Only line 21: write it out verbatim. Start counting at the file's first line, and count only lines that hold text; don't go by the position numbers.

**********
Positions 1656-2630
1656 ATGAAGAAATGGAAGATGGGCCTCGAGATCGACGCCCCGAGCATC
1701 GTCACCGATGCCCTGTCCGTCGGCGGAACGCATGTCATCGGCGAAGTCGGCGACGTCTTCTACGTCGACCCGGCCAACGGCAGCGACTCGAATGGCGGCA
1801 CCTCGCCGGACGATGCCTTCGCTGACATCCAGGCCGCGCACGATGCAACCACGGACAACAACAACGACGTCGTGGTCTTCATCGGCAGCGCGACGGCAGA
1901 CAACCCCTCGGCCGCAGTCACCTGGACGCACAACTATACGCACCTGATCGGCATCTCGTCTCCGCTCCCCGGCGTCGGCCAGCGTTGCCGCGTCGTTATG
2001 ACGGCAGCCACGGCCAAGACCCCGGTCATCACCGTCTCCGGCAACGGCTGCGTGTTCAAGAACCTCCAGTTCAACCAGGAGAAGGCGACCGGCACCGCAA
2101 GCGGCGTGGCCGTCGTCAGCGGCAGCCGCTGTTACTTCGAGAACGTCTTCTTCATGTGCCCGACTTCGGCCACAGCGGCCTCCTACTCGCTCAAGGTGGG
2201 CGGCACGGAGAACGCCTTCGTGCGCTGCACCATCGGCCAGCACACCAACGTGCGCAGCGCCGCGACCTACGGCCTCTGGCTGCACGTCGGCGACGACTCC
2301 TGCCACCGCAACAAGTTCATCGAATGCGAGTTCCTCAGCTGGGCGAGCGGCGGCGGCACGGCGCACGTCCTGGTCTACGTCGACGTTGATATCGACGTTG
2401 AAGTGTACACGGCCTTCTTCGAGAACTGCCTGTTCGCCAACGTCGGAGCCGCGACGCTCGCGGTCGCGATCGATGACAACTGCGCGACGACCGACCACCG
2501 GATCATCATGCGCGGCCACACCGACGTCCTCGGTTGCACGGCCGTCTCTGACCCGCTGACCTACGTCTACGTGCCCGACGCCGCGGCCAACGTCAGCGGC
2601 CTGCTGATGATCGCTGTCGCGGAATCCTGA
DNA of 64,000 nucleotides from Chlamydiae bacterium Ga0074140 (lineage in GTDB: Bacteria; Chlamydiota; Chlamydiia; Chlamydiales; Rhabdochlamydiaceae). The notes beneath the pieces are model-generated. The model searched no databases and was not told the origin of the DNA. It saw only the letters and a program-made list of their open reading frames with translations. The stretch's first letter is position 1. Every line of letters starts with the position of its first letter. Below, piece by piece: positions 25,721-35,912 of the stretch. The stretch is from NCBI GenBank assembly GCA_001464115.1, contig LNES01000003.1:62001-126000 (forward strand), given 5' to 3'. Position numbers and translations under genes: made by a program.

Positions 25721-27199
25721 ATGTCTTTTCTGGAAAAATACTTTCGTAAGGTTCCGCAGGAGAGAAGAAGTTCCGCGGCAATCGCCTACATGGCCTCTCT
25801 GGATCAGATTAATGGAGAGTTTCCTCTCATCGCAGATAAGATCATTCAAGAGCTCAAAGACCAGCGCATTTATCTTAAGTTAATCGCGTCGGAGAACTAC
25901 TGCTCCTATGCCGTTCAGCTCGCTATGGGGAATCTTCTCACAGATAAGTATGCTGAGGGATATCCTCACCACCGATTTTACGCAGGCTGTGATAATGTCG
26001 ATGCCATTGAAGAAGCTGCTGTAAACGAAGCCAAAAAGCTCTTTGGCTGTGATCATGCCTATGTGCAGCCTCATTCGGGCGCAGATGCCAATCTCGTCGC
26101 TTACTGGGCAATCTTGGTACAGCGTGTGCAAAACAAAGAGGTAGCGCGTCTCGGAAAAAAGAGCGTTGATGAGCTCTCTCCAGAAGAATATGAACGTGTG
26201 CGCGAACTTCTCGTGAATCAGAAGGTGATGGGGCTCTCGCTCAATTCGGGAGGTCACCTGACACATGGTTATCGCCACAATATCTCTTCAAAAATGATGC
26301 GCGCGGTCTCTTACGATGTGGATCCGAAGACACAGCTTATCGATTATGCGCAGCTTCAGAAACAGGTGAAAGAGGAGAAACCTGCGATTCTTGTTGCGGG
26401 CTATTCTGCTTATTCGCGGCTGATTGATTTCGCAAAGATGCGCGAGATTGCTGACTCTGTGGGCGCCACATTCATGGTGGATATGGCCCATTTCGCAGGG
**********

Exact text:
26301 GCGCGGTCTCTTACGATGTGGATCCGAAGACACAGCTTATCGATTATGCGCAGCTTCAGAAACAGGTGAAAGAGGAGAAACCTGCGATTCTTGTTGCGGG